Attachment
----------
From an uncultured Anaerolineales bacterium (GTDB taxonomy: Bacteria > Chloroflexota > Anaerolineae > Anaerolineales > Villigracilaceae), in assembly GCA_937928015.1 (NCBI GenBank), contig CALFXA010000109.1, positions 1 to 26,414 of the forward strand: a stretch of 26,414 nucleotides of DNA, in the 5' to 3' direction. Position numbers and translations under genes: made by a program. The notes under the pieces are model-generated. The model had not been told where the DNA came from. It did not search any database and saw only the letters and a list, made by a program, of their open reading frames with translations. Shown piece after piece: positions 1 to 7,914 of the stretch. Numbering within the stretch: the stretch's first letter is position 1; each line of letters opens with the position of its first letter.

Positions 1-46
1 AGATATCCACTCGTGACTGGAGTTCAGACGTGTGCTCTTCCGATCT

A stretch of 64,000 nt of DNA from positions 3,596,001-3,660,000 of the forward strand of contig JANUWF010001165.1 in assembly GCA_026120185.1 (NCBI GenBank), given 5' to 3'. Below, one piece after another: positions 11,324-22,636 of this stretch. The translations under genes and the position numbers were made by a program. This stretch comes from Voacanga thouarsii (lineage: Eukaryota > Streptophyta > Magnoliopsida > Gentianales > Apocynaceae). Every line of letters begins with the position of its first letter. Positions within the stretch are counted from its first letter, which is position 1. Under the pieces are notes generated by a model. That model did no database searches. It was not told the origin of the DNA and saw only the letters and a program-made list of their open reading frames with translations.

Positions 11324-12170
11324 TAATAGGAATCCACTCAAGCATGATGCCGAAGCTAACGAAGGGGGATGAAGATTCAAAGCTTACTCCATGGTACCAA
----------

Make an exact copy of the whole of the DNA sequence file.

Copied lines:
From an uncultured Anaerolineales bacterium (GTDB taxonomy: Bacteria > Chloroflexota > Anaerolineae > Anaerolineales > Villigracilaceae), in assembly GCA_937928015.1 (NCBI GenBank), contig CALFXA010000109.1, positions 1 to 26,414 of the forward strand: a stretch of 26,414 nucleotides of DNA, in the 5' to 3' direction. Position numbers and translations under genes: made by a program. The notes under the pieces are model-generated. The model had not been told where the DNA came from. It did not search any database and saw only the letters and a list, made by a program, of their open reading frames with translations. Shown piece after piece: positions 1 to 7,914 of the stretch. Numbering within the stretch: the stretch's first letter is position 1; each line of letters opens with the position of its first letter.

Positions 1-46
1 AGATATCCACTCGTGACTGGAGTTCAGACGTGTGCTCTTCCGATCT

A stretch of 64,000 nt of DNA from positions 3,596,001-3,660,000 of the forward strand of contig JANUWF010001165.1 in assembly GCA_026120185.1 (NCBI GenBank), given 5' to 3'. Below, one piece after another: positions 11,324-22,636 of this stretch. The translations under genes and the position numbers were made by a program. This stretch comes from Voacanga thouarsii (lineage: Eukaryota > Streptophyta > Magnoliopsida > Gentianales > Apocynaceae). Every line of letters begins with the position of its first letter. Positions within the stretch are counted from its first letter, which is position 1. Under the pieces are notes generated by a model. That model did no database searches. It was not told the origin of the DNA and saw only the letters and a program-made list of their open reading frames with translations.

Positions 11324-12170
11324 TAATAGGAATCCACTCAAGCATGATGCCGAAGCTAACGAAGGGGGATGAAGATTCAAAGCTTACTCCATGGTACCAA